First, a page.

Imagine the extent of damage of these so-called flash games on the Internet and networks connected to the Internet if they had a malicious intent, which is very sobering if you consider that Nosotek is supported by elements of the DPRK regime! I hear the sound of sucking machines diverting funds from online banking accounts to DPRK quickly changing their status from destitute to cash-rich nation. Brought to you by the not-so-good folks at News Corp.

  • New Axis of Evil (Score:5, Insightful)

    by Diamon (13013) on Wednesday September 08, 2010 @08:01AM (#33507120)

    FOX has now been linked with North Korea and the Ground Zero Imam. They've clearly taken over Iraq's place in the Axis of Evil. When do we invade?

  • by tomhudson (43916) <barbara.hudson@ ... a - h u dson.com> on Wednesday September 08, 2010 @08:15AM (#33507172) Journal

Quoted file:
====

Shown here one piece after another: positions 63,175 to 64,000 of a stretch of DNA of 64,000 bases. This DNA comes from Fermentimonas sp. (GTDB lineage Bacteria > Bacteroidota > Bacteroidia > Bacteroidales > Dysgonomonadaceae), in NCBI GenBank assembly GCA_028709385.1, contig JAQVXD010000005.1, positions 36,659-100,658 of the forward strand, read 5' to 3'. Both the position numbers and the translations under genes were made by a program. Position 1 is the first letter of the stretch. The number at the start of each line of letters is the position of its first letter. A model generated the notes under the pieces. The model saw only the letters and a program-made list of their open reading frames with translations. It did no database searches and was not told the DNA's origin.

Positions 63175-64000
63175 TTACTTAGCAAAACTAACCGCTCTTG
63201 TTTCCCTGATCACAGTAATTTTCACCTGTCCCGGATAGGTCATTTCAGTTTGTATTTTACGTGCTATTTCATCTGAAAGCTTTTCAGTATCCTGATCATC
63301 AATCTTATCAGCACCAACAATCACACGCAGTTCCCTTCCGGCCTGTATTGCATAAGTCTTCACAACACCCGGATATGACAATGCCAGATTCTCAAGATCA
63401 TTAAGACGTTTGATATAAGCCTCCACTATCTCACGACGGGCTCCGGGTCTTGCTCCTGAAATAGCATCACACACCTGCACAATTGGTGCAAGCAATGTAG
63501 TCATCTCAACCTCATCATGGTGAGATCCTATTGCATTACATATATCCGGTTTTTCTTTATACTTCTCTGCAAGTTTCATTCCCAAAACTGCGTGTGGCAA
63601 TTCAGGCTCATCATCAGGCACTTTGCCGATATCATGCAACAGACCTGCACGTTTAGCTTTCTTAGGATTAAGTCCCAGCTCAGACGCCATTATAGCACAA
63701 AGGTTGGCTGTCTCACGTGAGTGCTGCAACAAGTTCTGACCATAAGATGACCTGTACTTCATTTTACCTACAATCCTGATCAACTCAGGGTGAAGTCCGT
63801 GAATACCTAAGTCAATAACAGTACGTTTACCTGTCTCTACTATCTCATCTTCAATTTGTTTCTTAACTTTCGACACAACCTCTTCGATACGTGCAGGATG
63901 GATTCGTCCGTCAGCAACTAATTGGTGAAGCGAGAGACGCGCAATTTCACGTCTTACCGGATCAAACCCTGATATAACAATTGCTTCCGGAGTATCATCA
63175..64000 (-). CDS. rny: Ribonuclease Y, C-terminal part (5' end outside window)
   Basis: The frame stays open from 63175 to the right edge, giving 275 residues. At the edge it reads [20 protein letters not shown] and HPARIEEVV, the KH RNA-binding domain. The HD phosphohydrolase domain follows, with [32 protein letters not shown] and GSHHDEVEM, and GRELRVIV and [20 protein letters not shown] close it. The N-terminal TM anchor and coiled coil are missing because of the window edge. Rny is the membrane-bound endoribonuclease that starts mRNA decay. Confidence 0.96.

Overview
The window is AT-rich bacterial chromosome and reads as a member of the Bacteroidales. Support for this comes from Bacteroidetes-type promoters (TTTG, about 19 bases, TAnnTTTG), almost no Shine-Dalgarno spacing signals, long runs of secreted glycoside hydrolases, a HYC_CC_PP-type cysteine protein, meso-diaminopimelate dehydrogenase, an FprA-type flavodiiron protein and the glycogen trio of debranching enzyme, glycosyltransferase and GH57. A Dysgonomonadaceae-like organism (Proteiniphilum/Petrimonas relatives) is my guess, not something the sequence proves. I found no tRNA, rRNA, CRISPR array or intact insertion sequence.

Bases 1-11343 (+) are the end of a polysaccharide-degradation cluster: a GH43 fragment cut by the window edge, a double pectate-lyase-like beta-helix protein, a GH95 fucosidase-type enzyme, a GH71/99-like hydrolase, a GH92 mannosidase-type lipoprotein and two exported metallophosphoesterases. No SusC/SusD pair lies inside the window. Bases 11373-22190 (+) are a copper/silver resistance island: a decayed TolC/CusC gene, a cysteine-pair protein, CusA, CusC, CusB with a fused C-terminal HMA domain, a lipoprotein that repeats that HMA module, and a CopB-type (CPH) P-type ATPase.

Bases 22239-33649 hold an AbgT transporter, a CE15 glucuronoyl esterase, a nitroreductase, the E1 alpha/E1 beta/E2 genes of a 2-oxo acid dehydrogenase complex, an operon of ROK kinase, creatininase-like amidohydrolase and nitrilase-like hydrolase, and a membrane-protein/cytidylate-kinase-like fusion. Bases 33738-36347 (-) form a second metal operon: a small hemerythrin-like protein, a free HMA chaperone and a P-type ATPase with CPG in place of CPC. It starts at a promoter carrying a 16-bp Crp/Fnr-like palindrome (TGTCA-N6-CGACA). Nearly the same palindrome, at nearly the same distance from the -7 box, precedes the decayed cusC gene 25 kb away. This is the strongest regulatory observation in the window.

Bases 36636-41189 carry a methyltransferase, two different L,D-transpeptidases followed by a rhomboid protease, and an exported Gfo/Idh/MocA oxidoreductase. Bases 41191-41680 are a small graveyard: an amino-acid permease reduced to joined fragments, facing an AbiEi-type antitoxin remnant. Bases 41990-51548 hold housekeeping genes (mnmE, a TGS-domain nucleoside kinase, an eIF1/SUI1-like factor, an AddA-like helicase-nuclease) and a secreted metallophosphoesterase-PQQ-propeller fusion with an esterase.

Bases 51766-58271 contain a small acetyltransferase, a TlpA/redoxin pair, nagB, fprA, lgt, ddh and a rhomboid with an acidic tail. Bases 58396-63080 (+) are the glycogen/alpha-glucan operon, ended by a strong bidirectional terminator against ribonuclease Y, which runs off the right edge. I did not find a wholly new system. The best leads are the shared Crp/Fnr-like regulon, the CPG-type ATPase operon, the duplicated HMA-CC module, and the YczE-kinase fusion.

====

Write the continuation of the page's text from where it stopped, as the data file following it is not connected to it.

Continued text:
FOX has now been linked with North Korea and the Ground Zero Imam. They've clearly taken over Iraq's place in the Axis of Evil. When do we invade?

    Maybe North Korea will make a game that lets you bomb NewsCorp and Fox.

    Do you play the game or not? Some people would be *so* conflicted ...

  • by longhairedgnome (610579) on Wednesday September 08, 2010 @08:36AM (#33507282)
    The colonies?
  • Frothing Moonbats (Score:2, Insightful)

    by emh203 (815620) on Wednesday September 08, 2010 @08:46AM (#33507336)
    Oh god, Rupert Murdoch among the moonbats at slashdot has now reached the same level of the "Illuminati" in the conspiracy nut circles.
  • by elrous0 (869638) * on Wednesday September 08, 2010 @09:07AM (#33507480)
    And I'm more concerned about China than either. And the U.S. government certainly doesn't seem to have any problem with U.S. companies exporting all their computer jobs there.